Long-Term Jobless Benefits Cut by 30 Weeks

12:54 AM, Feb 18, 2012   |    comments
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Gannett Washington Bureau

WASHINGTON - The maximum time New Yorkers will be able to get unemployment benefits will be trimmed from 93 weeks to 63 weeks under legislation Congress passed Friday.

But the change won't be phased in until August under the compromise reached between the House and Senate on the legislation extending a payroll tax cut.

House Republicans had proposed cutting the maximum eligibility for jobless benefits to 59 weeks, from the current maximum of 99 weeks in states with high unemployment.

"It gives unemployed workers a far better deal than the House passed last December and it's a far better deal than if no agreement had been reached,'' said Chad Stone, chief economist for the liberal-leaning Center on Budget and Policy Priorities.

Had there been no deal, most federally provided long-term unemployment benefits would have ended starting March 1.
That would have impacted an estimated 400,000 New Yorkers, according to Leo Rosales, spokesman for the state Department of Labor.

The state covers the first 26 weeks of unemployment insurance at a maximum weekly rate of $405, followed by several tiers of federal benefits triggered by the state's jobless rate.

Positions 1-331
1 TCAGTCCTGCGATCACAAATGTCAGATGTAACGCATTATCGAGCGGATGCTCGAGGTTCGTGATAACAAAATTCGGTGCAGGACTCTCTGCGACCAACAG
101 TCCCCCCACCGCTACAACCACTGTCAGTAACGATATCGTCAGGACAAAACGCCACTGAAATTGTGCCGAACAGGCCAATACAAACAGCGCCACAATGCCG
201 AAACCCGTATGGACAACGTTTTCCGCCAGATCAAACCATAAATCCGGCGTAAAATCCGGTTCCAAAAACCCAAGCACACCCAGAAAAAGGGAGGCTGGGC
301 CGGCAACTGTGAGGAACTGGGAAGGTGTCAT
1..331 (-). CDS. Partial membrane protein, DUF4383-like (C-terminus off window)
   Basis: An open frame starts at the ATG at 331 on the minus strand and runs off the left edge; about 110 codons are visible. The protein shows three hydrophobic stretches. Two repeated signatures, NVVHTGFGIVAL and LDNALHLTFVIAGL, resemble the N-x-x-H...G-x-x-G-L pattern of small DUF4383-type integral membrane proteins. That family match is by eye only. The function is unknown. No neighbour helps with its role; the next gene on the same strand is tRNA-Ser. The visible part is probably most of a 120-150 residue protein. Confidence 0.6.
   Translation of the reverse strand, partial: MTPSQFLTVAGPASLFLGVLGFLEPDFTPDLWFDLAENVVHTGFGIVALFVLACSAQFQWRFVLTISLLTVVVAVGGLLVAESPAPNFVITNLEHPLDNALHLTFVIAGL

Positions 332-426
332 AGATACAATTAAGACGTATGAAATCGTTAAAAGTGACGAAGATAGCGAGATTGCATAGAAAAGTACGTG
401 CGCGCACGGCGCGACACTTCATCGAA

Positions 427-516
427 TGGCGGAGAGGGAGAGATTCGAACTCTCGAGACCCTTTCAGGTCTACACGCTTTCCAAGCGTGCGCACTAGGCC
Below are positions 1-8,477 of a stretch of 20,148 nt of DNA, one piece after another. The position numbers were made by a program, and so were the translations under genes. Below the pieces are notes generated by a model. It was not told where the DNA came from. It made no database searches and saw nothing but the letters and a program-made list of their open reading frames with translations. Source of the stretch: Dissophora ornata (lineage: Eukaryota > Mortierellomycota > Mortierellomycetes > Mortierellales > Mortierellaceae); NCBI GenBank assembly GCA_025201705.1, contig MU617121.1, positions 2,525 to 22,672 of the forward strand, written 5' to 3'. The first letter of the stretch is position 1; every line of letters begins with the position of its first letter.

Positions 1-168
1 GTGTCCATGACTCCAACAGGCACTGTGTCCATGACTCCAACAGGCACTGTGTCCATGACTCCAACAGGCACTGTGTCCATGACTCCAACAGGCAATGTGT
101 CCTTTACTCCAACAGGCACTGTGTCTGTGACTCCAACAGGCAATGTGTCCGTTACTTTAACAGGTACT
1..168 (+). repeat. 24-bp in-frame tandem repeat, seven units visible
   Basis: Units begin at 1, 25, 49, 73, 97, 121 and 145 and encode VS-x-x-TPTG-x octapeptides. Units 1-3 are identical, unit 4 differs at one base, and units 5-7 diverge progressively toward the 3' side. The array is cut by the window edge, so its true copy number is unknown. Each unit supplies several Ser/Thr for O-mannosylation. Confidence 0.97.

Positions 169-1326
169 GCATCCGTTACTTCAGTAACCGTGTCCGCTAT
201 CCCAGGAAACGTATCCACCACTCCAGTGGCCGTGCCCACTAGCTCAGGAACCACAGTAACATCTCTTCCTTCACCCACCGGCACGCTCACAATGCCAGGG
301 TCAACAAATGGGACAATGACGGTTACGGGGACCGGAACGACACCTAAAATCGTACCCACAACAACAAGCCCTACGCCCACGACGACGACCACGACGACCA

New York's 8-percent unemployment rate is well below the double-digit rates in some other states.

New York Republican Reps. Tom Reed of Corning and Nan Hayworth of Bedford, Westchester County, served on the team that negotiated the deal on the legislation. Both favored reducing the maximum time jobless benefits are available.

"We are moving back to a much more reasonable program, in my mind,'' said Reed.

"It's a vast improvement over a maximum of 99 weeks,'' Hayworth said.

Both lawmakers also supported a failed attempt by House Republicans to require unemployment recipients who don't have a high school diploma to take GED classes. And they supported a partially successful effort to allow states to conduct drug screening on applicants for jobless benefits.

States will be allowed to screen recipients who may have lost a job because of a drug problem or who are applying for jobs where drug screening or testing is routinely used on all applicants.

New York is still reviewing that provision, according to the state Labor Department spokesman.

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